Pitch for Detroit giving back to community
Softball tournament competing for bragging rights on Belle Isle, city is real winner
A charity softball tournament on Belle Isle is giving back to the community.
One hundred softball players from ten teams are on the field this weekend scoring runs for the city they love.
"It's fun. It's relatively easy and straight forward," said Pitch for Detroit organizer Amy Brody.
This is the fourth year for Pitch for Detroit, but it's the first year the charity softball tournament has been played inside the city limits.
Two weeks ago players came out to clean up the fields on Belle Isle for the tournament.
"We have been pitching for Detroit in Southfield for the past few years. We decided we can't pitch for Detroit without being in Detroit, so this year we decided to bring it to Belle Isle and let’s make these ball parks beautiful for the entire city," said Adam Blanck.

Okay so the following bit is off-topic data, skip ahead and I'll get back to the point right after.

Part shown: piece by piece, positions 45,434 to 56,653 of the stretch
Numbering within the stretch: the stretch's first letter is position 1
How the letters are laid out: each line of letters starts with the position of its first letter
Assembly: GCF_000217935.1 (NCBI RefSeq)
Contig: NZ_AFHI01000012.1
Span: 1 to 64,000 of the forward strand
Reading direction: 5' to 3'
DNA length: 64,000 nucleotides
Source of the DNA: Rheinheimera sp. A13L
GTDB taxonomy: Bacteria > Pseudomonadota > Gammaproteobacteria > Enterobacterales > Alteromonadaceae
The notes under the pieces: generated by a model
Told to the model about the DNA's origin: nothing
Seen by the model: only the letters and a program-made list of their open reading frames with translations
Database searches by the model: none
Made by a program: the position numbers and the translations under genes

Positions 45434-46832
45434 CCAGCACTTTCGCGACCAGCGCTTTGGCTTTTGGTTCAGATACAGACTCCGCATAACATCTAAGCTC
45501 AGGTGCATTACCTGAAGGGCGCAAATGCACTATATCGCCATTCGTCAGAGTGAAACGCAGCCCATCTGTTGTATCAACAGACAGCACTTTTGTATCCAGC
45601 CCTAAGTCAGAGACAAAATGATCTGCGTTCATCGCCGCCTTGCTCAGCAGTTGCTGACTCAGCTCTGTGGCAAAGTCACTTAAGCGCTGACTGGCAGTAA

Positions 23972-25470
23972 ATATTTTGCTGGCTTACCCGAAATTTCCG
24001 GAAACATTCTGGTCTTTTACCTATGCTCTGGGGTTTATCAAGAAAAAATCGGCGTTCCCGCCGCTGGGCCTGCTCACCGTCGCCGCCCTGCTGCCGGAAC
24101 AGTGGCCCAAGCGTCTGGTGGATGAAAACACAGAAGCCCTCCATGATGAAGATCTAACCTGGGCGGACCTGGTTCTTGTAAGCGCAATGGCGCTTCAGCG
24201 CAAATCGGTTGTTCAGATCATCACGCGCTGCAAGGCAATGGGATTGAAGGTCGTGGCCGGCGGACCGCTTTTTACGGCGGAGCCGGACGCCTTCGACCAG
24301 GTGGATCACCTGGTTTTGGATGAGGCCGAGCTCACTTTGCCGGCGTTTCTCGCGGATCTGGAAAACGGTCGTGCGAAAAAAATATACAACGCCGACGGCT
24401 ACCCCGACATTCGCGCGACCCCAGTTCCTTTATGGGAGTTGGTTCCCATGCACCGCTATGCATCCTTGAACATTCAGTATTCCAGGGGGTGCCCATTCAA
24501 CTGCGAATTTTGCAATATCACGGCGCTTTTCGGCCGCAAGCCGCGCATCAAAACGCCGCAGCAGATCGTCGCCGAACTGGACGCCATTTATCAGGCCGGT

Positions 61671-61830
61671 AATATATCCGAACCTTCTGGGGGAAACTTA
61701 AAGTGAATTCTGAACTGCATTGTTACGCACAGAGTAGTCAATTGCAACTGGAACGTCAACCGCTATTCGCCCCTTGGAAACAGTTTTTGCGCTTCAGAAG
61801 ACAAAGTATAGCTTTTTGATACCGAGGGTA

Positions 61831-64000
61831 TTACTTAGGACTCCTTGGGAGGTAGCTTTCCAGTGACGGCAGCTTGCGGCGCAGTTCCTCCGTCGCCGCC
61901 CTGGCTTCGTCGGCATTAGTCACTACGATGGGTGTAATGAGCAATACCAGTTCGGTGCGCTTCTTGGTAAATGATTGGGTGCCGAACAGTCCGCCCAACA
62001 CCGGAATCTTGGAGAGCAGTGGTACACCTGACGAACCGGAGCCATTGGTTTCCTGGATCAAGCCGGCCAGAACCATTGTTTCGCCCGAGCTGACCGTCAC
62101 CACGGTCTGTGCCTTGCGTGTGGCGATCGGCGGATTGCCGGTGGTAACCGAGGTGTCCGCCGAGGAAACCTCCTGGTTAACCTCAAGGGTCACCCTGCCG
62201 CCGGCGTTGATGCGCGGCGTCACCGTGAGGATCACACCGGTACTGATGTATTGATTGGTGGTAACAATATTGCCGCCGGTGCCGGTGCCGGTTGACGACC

Blanck along with a friend created this day-long annual softball battle as a way for the local Jewish community to give back.
The games may be for a good cause but the competition is fierce.
"I just hit it as far and hard as you can because no one wants to get in the way of it because we all have to work tomorrow, and the last thing you want to do is get hit," said player Justin Jacobs.
"Our technique is to put the best people on the field," said Vadim Avshalumov.
The softball tournament raises tens of thousands of dollars for several charities each year.
"We raise funds for various micro-grants that we distribute throughout the year. It's powered by Next Gen Detroit which is part of the Jewish Federation of Metropolitan Detroit," said Brody.
The tournament players may be competing for bragging rights, but at the end of the day Detroit goes home with the trophy.